Across religions, nationalities, ages and interests, the Himalayan Mountains are holy. To those who live amongst them, the mountains are sacred places to be treated with the utmost veneration. Certain mountains are even worshiped as no less than gods on earth. To outsiders, the mountains are a different sort of god, and climbers travel from all corners of the globe to try their skill at earth’s highest peaks. For all, these mountains connect with the core of our humanity to command a reverence. And when gazing up, we’re all stirred and challenged to reach higher, to be better.
In a place so drenched in spirituality, to trek without respecting that would be like walking the whole way with your eyes on your own feet. There must be a reason multiple religions find connection to their different gods through these peaks, while the secular stand in awe and the most cynical mind is silenced. If meditation had a Mecca, here it is. So when we found a trek that added yoga as well as meditation, it seemed perfect. If this meditation thing ended up being a sham, at least our bodies would get more flexible.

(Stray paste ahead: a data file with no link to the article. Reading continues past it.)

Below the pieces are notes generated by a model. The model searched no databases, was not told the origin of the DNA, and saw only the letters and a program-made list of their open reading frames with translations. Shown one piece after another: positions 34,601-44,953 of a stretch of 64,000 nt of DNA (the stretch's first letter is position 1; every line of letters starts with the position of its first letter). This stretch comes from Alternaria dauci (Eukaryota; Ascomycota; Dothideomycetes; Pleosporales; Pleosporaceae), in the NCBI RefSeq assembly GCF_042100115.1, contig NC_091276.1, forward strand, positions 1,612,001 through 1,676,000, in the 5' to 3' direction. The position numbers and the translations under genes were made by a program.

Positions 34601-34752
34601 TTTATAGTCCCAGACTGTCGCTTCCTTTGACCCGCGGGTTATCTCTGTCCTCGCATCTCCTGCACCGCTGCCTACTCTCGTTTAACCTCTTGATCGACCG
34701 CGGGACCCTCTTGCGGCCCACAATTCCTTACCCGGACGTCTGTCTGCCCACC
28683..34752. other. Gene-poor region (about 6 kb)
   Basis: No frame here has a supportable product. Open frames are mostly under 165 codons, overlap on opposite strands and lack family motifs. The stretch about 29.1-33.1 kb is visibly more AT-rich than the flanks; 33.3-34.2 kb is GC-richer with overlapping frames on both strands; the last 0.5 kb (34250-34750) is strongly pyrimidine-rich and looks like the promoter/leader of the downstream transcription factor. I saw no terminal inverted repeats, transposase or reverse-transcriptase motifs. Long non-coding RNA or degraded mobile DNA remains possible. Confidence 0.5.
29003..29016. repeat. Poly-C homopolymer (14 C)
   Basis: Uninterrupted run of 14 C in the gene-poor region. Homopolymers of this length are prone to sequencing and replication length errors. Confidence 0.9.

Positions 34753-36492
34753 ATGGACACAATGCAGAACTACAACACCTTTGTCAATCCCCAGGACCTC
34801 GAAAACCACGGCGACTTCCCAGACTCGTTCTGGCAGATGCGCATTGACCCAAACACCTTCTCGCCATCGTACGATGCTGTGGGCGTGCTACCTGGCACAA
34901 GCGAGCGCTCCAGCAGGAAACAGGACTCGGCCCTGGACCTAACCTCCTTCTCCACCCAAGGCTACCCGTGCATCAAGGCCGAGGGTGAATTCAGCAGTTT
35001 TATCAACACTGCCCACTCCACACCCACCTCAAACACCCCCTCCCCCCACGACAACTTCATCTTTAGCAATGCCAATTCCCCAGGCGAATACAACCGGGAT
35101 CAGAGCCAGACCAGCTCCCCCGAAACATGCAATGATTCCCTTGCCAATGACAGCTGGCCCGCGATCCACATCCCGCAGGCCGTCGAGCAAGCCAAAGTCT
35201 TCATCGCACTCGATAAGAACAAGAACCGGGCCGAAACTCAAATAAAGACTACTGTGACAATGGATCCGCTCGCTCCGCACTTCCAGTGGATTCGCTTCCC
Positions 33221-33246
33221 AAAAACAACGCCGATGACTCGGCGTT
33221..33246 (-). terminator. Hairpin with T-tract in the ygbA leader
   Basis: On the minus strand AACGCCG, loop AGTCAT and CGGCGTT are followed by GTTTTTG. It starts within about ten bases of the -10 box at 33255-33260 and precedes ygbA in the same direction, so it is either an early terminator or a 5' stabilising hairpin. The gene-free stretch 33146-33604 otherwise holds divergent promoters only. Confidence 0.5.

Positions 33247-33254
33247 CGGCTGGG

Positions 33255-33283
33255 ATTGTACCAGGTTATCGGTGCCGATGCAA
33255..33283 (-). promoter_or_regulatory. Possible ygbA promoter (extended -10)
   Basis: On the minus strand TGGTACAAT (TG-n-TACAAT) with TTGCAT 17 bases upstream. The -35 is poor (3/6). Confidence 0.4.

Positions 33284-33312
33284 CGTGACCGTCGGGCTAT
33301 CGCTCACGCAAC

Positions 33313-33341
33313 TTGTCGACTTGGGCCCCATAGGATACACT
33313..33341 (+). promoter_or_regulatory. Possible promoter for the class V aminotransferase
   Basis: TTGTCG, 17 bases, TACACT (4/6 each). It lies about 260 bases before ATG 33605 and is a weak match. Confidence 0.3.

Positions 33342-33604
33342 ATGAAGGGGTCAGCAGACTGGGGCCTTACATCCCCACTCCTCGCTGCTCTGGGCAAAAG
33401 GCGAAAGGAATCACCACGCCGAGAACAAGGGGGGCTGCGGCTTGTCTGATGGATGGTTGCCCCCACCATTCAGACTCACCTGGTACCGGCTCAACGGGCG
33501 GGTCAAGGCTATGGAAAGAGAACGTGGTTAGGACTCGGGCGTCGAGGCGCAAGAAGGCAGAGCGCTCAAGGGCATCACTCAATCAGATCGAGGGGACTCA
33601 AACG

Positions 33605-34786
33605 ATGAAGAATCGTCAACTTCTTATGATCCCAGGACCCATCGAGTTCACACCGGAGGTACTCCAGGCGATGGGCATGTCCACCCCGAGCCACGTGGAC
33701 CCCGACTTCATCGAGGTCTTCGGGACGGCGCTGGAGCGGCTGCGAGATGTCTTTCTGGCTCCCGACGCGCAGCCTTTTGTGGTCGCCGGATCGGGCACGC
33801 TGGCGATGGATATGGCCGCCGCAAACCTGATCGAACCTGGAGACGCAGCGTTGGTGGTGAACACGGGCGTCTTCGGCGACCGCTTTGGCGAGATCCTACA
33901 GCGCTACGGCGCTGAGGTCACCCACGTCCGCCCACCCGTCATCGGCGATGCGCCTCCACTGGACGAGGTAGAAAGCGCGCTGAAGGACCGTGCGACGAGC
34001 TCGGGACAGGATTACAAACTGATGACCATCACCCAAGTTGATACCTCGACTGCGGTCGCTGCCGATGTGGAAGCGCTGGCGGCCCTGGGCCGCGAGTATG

We signed up with the recommended Purna Yoga for an 11-day trek up to Annapurna Base Camp. Over the course of each day, our guide, Chandra, led us in a variety of meditations, breathing exercises, and yoga practices as we hiked higher towards ABC. While we made our way through the gorgeous terrain, the stretches were easier for both our bodies and our minds.
There are countless resources on meditation and mindfulness, even for us western skeptics (we recommend 10% Happier by Dan Harris). Our experience and the evidence slowly worked on our doubt. What started as crunchy hippy talk began making more and more sense. The miracle can only be laid at the base of the great peaks. We can say, with the many who climbed before us, that these mountains changed us. Now, in addition to our feeling a reverence and awe towards the Himalayas, we’re grateful.